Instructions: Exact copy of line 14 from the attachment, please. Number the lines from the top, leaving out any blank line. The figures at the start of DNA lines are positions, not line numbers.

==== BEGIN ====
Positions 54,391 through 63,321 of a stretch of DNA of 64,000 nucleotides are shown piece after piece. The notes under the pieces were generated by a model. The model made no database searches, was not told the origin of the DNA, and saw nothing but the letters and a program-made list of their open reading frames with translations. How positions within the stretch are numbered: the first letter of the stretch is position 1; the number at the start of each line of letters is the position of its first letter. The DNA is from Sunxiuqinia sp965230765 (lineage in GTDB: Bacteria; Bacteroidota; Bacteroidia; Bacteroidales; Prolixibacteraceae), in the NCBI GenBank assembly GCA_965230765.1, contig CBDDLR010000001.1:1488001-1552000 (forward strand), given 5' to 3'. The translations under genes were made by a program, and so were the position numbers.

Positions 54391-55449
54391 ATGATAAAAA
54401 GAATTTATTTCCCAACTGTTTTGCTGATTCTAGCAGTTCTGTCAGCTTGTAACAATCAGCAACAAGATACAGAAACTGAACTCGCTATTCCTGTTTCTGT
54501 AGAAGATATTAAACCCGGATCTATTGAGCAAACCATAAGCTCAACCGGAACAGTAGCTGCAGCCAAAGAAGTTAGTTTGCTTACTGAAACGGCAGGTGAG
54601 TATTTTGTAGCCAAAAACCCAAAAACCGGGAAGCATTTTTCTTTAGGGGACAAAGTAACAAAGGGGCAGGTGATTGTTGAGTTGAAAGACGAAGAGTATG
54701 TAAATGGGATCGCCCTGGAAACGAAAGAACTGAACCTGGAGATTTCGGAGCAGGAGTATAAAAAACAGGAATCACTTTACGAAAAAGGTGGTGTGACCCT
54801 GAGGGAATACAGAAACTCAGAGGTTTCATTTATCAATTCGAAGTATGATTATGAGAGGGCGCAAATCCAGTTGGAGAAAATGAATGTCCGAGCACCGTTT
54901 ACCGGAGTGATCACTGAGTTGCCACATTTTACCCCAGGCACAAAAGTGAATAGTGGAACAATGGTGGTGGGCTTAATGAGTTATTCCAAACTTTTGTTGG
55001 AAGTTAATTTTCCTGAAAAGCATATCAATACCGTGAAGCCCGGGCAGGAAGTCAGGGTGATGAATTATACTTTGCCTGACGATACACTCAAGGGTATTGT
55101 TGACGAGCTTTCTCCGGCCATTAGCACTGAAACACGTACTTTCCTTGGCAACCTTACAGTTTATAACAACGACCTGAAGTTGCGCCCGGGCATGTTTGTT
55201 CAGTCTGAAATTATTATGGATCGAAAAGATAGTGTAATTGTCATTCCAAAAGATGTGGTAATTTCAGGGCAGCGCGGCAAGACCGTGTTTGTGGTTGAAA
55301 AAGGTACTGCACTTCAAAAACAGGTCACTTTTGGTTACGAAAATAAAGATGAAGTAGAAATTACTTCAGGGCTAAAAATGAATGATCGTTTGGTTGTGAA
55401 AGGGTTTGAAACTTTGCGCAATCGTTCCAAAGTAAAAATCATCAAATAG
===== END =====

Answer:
55401 AGGGTTTGAAACTTTGCGCAATCGTTCCAAAGTAAAAATCATCAAATAG